For Natasha Somerville, a fascination with the outright peculiar spans back to her childhood days: the stories that would have freaked the hell out of you were the lullabies of choice for the young designer. It was during her time at Central Saint Martins – just over three years ago – when the Londoner began to channel her abstract imagination, and as a result dreamt up the concept for her audacious luxury accessory line Mormo.
Steering clear from the trite, the Monsters’ Den currently boasts a trio of exquisitely crafted and idiosyncratic creatures – Spike, Drool and Snotty – that somewhat resemble monsters stuck mid transformation in the process of becoming handbags. With a zeal for attention to detail at the core of the brand, you can expect to be enamoured by the label’s unique characteristics: including 50 unique hand-drawn monsters that make up the lining, as well as hand-cast resin features.
Following the limited pre-orders, (20 of each for this season), that began on the 15th’; we got in touch with the part time anti-agency model to find out about the artisan process, what’s so unique about each of these guys and why the surreal inspires.
When did your obsession with monsters start?
Natasha: As a kid I’ve always been drawn to the weirder side of things. Ideas that most kids would have found scary I loved. Remember those creepy naughty goblins from Noddy? My dad had to tell me bedtime stories about them so I could fall asleep! I was fascinated with Return to Oz, Labyrinth, and The Never Ending Story. Terry Gilliam’s amazing, Time Bandits is one of my all time favourite films for it’s utterly bonkers bizarreness.
Where did the concept to create Mormo come from?
Natasha: During my second year at St Martin’s we had an accessories project in collaboration with Louis Vuitton. Part of my extensive research looked at John Stezakers’ metamorphosis-like collages, which through my design eyes were weird creatures. I thought it would be funny to imagine this monster being stuck halfway through its transformation into a handbag.
Craftsmanship is at the core of the brand – what goes into creating a monster? How long is the process?
Natasha: The first season was a crazy long process, over 3 years in fact! I worked closely alongside a specialist leather studio to come up with the first samples, and as it was something so peculiar it took a little longer than your average handbag.
To put in perspective what goes into a Mormo monster: Drool has over 80 pattern pieces, some of which are so tiny if you sneezed they would fly away never to be found again. Inside every creature has a hand printed lining with over 50 teeny illustrations of creatures running wild across the fabric. The hand-cast resin hardware was the most challenging aspect, I had to work out the engineering behind a toggle mechanism and translate it into a tongue and nose shape.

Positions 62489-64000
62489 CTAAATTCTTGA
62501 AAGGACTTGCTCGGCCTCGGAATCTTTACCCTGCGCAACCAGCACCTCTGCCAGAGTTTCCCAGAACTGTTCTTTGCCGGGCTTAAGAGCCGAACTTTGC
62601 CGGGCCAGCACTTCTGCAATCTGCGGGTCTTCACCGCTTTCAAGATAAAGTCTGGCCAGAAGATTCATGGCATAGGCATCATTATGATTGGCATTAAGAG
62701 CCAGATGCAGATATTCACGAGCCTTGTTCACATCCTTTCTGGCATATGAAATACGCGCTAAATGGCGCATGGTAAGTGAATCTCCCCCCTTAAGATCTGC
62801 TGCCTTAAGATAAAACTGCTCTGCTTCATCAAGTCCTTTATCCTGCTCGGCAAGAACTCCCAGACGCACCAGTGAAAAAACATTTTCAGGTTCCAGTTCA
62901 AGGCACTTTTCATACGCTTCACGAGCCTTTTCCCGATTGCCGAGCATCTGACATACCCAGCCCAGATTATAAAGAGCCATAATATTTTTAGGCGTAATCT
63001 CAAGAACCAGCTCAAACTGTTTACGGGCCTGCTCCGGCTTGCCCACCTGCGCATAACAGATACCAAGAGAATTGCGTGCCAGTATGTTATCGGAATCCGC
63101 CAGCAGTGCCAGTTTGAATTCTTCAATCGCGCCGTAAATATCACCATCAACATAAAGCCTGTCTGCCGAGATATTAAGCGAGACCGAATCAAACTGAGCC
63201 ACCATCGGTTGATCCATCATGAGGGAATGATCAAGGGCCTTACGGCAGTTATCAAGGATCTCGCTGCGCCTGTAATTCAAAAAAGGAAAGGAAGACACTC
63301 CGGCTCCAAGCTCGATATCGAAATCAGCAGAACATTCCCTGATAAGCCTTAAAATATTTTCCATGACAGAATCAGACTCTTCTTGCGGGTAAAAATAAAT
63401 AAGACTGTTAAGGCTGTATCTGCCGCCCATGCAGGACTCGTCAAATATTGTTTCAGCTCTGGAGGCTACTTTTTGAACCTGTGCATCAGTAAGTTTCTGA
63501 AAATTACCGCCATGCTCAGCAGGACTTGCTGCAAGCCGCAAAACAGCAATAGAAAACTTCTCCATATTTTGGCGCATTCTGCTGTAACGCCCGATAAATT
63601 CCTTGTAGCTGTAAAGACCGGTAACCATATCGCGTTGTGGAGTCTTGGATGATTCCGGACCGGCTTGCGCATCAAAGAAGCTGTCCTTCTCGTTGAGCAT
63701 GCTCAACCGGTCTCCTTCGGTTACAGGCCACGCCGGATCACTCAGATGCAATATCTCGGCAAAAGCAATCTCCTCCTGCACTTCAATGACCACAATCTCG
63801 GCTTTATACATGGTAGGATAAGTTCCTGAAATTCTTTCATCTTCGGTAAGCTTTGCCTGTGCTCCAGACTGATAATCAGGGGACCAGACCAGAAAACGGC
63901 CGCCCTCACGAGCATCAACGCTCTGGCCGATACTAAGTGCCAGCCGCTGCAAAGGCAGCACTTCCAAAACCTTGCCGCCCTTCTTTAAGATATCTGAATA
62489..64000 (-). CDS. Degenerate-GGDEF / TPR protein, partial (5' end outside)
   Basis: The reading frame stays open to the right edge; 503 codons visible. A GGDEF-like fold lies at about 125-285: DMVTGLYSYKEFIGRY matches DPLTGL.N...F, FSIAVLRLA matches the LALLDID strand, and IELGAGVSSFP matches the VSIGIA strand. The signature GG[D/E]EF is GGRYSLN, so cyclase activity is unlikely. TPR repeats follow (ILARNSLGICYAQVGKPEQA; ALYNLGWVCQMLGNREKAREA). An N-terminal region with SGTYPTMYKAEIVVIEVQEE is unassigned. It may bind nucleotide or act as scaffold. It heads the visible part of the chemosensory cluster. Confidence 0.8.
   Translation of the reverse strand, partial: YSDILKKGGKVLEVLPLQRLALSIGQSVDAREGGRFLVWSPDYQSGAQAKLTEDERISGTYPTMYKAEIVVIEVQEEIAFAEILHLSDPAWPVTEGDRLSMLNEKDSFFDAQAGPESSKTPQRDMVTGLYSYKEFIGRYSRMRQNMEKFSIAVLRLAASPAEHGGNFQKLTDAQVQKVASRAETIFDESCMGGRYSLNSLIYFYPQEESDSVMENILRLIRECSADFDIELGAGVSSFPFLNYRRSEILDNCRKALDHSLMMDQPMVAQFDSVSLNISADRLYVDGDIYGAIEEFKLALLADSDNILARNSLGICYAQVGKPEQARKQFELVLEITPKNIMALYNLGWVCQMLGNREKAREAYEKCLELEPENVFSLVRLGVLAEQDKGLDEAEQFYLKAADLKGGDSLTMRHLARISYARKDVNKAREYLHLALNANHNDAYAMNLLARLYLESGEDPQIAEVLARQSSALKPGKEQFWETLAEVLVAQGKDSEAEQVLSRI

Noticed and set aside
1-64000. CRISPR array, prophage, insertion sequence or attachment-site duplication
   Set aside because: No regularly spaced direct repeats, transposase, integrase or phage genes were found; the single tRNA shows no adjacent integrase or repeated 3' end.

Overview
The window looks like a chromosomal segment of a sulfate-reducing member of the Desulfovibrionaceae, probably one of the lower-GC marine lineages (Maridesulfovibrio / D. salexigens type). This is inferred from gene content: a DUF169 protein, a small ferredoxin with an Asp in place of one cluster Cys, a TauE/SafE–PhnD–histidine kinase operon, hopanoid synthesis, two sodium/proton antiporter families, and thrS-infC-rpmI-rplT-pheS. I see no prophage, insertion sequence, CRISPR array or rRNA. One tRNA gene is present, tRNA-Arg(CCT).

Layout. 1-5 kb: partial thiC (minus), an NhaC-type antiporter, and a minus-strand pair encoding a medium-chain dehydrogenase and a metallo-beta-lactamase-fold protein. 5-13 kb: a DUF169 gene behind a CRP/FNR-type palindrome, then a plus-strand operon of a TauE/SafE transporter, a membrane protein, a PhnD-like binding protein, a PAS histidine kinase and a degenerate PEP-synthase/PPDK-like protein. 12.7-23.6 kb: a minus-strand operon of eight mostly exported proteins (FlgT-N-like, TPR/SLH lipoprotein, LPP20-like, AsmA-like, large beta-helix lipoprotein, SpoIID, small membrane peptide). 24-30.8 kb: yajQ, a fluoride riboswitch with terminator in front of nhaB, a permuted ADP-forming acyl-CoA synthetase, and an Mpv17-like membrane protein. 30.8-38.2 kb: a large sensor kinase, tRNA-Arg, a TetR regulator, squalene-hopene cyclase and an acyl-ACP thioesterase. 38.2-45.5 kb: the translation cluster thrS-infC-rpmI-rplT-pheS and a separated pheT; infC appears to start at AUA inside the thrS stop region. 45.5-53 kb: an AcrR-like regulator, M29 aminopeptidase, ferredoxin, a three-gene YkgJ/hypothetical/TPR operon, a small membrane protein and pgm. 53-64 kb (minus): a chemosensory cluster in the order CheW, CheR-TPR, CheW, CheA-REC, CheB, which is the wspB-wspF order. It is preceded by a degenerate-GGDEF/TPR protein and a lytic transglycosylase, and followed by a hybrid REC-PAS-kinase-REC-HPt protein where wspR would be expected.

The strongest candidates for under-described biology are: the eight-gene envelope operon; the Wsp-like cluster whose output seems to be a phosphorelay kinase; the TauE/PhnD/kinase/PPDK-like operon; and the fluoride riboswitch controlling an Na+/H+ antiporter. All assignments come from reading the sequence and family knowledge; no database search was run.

Tell me the unique personalities and characteristics of each monster.
Natasha: Poor Snotty, bless him he has a constant cold and so his neon green patent bogeys have splashed all over his beautifully soft custom dyed lambskin body. Each splodge is completely different on each bag so he’s a very unique lil’ guy.
Spike’s daddy was a creature that lived on planet Splonk; his mummy was actually just an average bull terrier. Spike loves being dressed up in his customisable collars, leads and wrist straps. He has a mean look but he’s a softy really.
Lastly there’s Drool, he seems to be everyone’s favourite: his main feature has to be his hand-cast resin hands… or perhaps it’s his super shiny tongue toggle? Either way he loves getting piggy back rides, especially if you go rollerblading like me!
Who’s your inner monster?
My 10 year old self that lives in the right side of my brain!
I love your Instagram account. What is it about trippy and surreal imagery that inspires you?
Natasha: My brain thinks in peculiar ways, so I think I’m naturally drawn to the weird. Optical illusions in art really fascinate me, I remember being shown Hans Holbien’s The Ambassadors at the National Gallery when I was young, running up to the canvas and looking at the anamorphic skull sideways on! My final collection at St Martins was based around visual perceptions using the Moiré effect, and trickery of the mind by the use of fabric.
What else gets you inspired?
For me, inspiration comes from everything around me. I find the most important thing is to be in a mindset where you can accept ideas. If I’m stressed or in check list mode I rarely come up with anything good. I think to be properly inspired you must be completely relaxed and enjoy playing with a concept, really taking time over it.
Were there any monsters that didn’t make the cut the first time round? Are the trio to expect any siblings?
Natasha: I can’t tell you much as that would spoil the surprise now wouldn’t it?! But Drools girlfriend Droolita will be joining the creature clan S/S16.
Interview by Josephine Platt
Illustrated Collages by Natasha Somerville